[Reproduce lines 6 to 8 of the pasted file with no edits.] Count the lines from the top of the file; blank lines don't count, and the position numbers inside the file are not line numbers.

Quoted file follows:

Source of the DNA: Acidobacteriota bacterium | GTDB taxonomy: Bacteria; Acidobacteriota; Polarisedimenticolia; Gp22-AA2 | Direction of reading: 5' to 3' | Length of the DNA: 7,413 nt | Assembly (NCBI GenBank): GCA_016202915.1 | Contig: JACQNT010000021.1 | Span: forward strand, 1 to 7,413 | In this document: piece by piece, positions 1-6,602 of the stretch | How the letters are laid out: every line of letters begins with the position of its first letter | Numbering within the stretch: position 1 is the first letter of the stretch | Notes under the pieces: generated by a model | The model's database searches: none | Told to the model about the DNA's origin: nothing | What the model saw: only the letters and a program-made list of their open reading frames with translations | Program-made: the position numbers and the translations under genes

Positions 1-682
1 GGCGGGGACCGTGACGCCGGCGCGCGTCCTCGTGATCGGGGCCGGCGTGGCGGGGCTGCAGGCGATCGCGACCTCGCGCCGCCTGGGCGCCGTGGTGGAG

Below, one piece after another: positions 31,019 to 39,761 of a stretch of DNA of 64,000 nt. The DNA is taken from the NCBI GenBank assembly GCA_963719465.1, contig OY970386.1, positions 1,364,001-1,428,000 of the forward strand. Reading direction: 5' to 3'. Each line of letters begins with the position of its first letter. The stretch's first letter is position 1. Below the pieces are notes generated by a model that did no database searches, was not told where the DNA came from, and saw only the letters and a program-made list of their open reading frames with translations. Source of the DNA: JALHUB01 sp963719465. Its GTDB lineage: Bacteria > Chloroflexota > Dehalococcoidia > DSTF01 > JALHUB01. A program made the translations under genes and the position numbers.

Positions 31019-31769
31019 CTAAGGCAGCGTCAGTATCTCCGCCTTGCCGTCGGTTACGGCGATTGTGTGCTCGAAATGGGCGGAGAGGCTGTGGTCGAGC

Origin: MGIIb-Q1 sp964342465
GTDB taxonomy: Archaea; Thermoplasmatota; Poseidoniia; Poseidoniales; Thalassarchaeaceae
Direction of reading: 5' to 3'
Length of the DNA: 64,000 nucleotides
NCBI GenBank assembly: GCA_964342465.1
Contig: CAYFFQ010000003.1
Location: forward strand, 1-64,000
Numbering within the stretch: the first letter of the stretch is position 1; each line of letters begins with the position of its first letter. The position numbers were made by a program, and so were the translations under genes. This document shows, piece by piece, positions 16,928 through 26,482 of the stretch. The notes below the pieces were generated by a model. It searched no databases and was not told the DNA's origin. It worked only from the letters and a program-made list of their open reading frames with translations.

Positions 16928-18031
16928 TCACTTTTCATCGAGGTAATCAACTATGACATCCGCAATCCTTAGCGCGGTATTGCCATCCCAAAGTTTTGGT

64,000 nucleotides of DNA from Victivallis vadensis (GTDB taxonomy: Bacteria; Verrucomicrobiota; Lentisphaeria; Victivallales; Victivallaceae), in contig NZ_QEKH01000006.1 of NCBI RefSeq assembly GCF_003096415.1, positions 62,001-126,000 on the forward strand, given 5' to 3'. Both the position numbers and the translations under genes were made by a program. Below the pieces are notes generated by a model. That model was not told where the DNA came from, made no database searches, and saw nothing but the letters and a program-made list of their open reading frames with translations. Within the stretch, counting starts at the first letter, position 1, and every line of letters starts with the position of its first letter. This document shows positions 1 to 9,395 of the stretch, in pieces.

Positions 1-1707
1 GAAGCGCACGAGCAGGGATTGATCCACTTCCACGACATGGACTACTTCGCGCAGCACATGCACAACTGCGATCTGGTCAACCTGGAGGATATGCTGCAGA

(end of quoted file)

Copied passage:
31019 CTAAGGCAGCGTCAGTATCTCCGCCTTGCCGTCGGTTACGGCGATTGTGTGCTCGAAATGGGCGGAGAGGCTGTGGTCGAGC

Origin: MGIIb-Q1 sp964342465
GTDB taxonomy: Archaea; Thermoplasmatota; Poseidoniia; Poseidoniales; Thalassarchaeaceae